16. A study of snake bite among children presenting to a paediatric ward in the main Teaching Hospital of North Central Province of Sri Lanka

    PubMed Central

    2014-01-01

    Background Snake bite is a common problem in the North Central province of Sri Lanka. Common krait (Bungarus careuleus), Ceylon krait (Bungarus ceylonicus), Cobra (Naja naja), Russell’s viper (Daboia russelii), Saw-scaled viper (Echis carinatus) and Hump-nosed pit viper (Hypnale hypnale) are the six species of venomous land snakes in Sri Lanka. A significant number of adults and children are bitten by snakes every year. However, the majority of research studies done in Sri Lanka and other countries show adults bitten by snakes and studies describing children bitten by snakes are very sparse. Methods A descriptive cross sectional study was performed in the Teaching Hospital Anuradhapura in the North Central Province of Sri Lanka from May 2010 to 2011 May to describe the characteristics associated with cases of snake bite. Results There were 24 males and 20 females. The highest numbers of bites (48%) were in the range of ages 6-12 years. The majority of the bites occurred between 6 pm to 6 am (59%).The foot was the most common bitten site (48%). Out of all the venomous bites, the Hump-nosed pit viper (Hypnale hypnale) accounted for the highest number (44%) and Russell’s viper (Daboia ruselii) accounted for the second highest number (27%). A significant number of venomous bites occurred indoors while sleeping (22%). Antivenom serum was given to (39%) of venomous bites. Deaths occurred in (11%) of the venomous bites. Conclusions Hump-nosed pit viper (Hypnale hypnale) accounted for the highest number of venomous bites. Majority of the bites occurred between 6 pm and 6 am. Foot was the most common bitten site. A significant number of venomous bites occurred indoor while sleeping. Antivenom serum was given to a significant number of venomous bites. Educating the public on making their houses snake proof and using a torch when going out during night time will help in the prevention of getting bitten by snakes. PMID:25073710

  17. A Study on the Usage Pattern of Antimicrobial Agents for the Prevention of Surgical Site Infections (SSIs) in a Tertiary Care Teaching Hospital

    PubMed Central

    Khan A.K, Afzal; P.V, Mirshad; Rashed, Mohammed Rafiuddin; Banu, Gausia

    2013-01-01

    Context: Inappropriate antimicrobial use increases the incidence of drug resistance, drug toxicity and superinfections, thereby increasing the healthcare costs. Various approaches for rationalizing the antimicrobial therapy, have been suggested. Collection of baseline data on the pattern of the antimicrobial use is usually suggested as the first step in this direction, which will help in identifying the problem areas, which demand our attention. Aims: To study the usage pattern of prophylactic antimicrobials in surgical patients, in order to detect any inappropriateness concerning the selection, timing, redosing and the duration of antimicrobial administration. Settings and Design: A retrospective review of the randomly selected medical records of general surgical cases over an 8 month period in a tertiary care teaching hospital. Methods and Material: The medical records of 258 patients who had undergone surgical procedures were verified for the appropriateness of the antimicrobial prophylaxis, with respect to the choice of the antimicrobial agent, the time of its administration, the intraoperative dosing, and the duration of the postoperative use. The obtained data was analyzed and conclusions were drawn with the help of descriptive statistics. Results: Third generation cephalosporins were used preoperatively in all the 258(100%) patients through the intravenous route. In addition, 77(30%) patients received metronidazole or amikacin. The antimicrobials were administered half an hour to one hour before the surgery. No intraoperative redosing was given. The duration of the postoperative prophylaxis was extended to 36 hours or more in 248(96%) of the cases. Conclusions: The timing of administration of the preoperative dose was appropriate and well delegated to the operating room nurse. The intra operative dose was appropriately omitted. The main concern was the increasing use of the third generation cephalosporins and the unnecessary prolonged duration of the postoperative prophylaxis, which needed to be addressed. PMID:23730643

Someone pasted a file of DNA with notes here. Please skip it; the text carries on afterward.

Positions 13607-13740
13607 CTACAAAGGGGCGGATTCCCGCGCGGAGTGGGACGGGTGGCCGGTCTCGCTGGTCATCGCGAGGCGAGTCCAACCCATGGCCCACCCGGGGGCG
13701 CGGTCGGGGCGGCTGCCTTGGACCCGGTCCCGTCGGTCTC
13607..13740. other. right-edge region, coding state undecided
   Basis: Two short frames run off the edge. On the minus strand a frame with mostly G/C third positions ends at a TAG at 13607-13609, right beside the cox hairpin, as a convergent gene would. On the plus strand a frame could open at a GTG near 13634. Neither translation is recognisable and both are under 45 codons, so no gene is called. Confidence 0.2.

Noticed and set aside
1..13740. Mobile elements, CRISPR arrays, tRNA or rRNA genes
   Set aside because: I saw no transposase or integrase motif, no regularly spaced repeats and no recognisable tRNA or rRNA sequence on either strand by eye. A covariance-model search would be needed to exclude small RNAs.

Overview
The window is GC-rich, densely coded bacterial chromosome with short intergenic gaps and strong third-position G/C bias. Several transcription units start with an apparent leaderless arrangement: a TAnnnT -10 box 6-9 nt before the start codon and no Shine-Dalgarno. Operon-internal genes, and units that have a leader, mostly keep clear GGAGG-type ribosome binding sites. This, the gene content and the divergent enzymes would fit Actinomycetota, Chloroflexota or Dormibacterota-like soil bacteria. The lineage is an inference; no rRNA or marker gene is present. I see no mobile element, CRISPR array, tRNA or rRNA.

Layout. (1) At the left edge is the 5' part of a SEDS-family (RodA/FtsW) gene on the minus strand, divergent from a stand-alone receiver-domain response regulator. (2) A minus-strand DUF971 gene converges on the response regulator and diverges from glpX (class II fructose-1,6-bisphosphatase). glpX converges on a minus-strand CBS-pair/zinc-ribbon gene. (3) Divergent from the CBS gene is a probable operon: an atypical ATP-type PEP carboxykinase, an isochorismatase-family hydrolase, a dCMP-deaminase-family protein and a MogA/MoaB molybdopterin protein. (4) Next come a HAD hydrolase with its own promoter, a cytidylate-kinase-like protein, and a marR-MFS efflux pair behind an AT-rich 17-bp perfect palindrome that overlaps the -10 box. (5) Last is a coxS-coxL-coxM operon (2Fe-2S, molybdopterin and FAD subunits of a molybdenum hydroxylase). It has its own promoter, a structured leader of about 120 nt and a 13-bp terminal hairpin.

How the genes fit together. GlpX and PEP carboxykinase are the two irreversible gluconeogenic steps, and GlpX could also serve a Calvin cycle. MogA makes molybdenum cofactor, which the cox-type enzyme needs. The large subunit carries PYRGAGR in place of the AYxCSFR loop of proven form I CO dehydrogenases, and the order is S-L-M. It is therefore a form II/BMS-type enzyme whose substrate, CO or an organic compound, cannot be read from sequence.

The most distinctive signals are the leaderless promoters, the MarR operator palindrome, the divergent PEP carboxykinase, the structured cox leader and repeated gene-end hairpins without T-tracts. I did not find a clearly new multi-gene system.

18. Profile of atherosclerotic risk factors and management in patients of peripheral arterial disease at a tertiary care teaching hospital of north India.

    PubMed

    Aiman, U; Haseen, M A; Beg, M H; Khan, R A; Siddiqui, F A; Alam, I

    2014-01-01

    Peripheral arterial disease, being a manifestation of systemic atherosclerosis, carries a high risk of adverse cardiovascular events. Secondary medical prevention therapies of same magnitude as that for coronary artery disease are recommended for peripheral arterial disease patients also. Available evidence indicates that this condition commonly remains underdiagnosed and undertreated. There is lack of any report about management of these patients in India. The objectives of the present study were to characterize the atherosclerotic risk factor profile and pattern of drug prescription for patients of peripheral arterial disease at a tertiary care teaching hospital and to compare this management with standard guidelines. Data were collected from prescriptions of patients attending cardiothoracic and vascular surgery outpatient department with diagnosis of atherosclerotic peripheral arterial disease from July 2012 to Jun 2013. One hundred twenty prescriptions were analysed. The mean age (±SD) of patients was 53±7.18 years and 23.3% were females. History of smoking, either past or present, was present in 91.6% patients. History of ischemic heart disease was present in 25%, while 26.7% patients were diabetic. Mean number of cardiovascular risk factors was 2.6. The percentage of eligible patients who were receiving a particular drug was 100% for aspirin and statins, 48.3% for angiotensin converting enzyme inhibitors, 46.7% for beta blockers and 66.7% for cilostazol. The vascular surgeons of this centre are using antiplatelet agents and statins adequately for peripheral arterial disease. The prescription of angiotensin converting enzyme inhibitors, beta blockers and cilostazol is low. Exercise therapy and smoking cessation need more attention. PMID:25593383